Let us think of ways to motivate one another to acts of love and good works.

~Hebrews 10:24


In our highly connected age of social media, we have an unlimited number of ways to actively encourage one another, not only when we are physically meeting together, but through online outlets as well. This blog is one such outlet. Here you will find posts that are submitted by those in our community, as a practical means of carrying out the command to continually be encouraging and motivating one another in living out our discipleship.


Slow Church

When church is reimagined as family, we find ourselves released from a lot of the “shoulds”. This should be done a certain way…that should happen at this particular time…services should look like this….

Shoulds can be really hard to shake off. Especially if church has been a formal and organized event, that provided some degree of routine (for those that like that sort of thing), where you knew exactly what to expect, and when. Some people appreciate a service where they could set their watch by a start and stop time, and knew exactly how many prayers and songs would come between the two.

For us, church is slow. Keep in mind, slow doesn’t necessarily mean “long” (though, from time to time, it can.) It means that it’s more relaxed. Start times are set, but observed loosely. We start when the family is mostly gathered in, hellos and hugs have been well distributed, and coffee cups are full. While this might be a frustration to some, it’s an aspect of our gathering that we have come to accept. We accept it, and even are learning to appreciate it, not because we like “sloppy” but because it is reflective of a value we hold…that the connection between us is as important as the songs we sing, or the prayers we pray. A significant part of a church community is connection with one another; we don’t just gather to Learn…we gather to Be.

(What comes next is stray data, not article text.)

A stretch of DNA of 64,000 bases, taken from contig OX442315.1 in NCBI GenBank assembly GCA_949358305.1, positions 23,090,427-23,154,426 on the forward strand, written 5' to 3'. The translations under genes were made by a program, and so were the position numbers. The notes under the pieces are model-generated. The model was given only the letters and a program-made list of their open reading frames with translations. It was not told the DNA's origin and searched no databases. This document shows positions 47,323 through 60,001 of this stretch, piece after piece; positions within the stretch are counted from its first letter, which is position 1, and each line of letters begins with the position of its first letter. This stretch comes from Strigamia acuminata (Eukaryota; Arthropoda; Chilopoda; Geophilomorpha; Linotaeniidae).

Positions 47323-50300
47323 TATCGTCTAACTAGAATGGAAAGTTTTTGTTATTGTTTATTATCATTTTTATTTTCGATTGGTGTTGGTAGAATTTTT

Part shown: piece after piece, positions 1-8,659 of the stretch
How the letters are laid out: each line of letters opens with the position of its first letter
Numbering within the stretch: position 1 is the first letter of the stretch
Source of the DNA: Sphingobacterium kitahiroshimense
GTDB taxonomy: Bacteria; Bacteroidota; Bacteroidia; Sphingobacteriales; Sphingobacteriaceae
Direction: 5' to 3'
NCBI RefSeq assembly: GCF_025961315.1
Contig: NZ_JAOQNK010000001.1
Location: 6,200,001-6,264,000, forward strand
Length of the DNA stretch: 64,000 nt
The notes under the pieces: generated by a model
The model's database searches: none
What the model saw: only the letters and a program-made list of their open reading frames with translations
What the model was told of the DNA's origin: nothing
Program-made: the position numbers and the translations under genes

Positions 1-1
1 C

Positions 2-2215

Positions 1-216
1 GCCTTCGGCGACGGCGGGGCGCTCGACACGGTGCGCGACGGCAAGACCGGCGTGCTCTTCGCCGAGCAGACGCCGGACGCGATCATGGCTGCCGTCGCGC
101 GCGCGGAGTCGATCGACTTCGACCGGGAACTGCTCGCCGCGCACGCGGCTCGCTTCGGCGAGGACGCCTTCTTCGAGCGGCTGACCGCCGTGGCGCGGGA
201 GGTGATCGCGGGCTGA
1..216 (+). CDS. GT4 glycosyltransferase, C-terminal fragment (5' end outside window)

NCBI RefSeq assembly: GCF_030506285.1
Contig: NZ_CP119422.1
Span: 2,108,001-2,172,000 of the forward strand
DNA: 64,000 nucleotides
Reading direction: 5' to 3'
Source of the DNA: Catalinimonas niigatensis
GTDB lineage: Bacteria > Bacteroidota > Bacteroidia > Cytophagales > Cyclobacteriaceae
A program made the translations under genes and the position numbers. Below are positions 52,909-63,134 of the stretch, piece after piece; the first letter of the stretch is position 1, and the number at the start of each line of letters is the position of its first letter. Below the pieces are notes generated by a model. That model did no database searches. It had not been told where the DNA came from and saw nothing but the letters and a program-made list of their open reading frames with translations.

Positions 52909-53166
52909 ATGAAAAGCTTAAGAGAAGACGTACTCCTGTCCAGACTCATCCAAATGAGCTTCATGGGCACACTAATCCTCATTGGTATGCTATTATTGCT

Slow means that we don’t systematically and efficiently pass out the Communion. We participate in the Remembrance as a family…from the youngest to the oldest… and the bread is broken and passed by tiny hands that clamor for a chance to serve. The cup is offered to each person, one by one, and while some demurely dip their bread, children enthusiastically plunge deeply and we smile and wipe up the drips and are reminded that Jesus said we were to become like these little ones.


Messy Church

Would you indulge me for a moment and reimagine with me what “church” could look like?

Here, in our western culture, church has typically looked and functioned like an “organization”. From corporations to schools to sports leagues…organizations operate in a much different manner than say…a family. Organizations have time frames…corporations have year ends, schools have semesters, sports leagues have seasons. There’s always a deadline or a schedule. People might (or might not!) genuinely appreciate, value, and even like those they interact with within the organization. But generally speaking, when you “clock out”, you leave behind those connections and go back to your “real life”.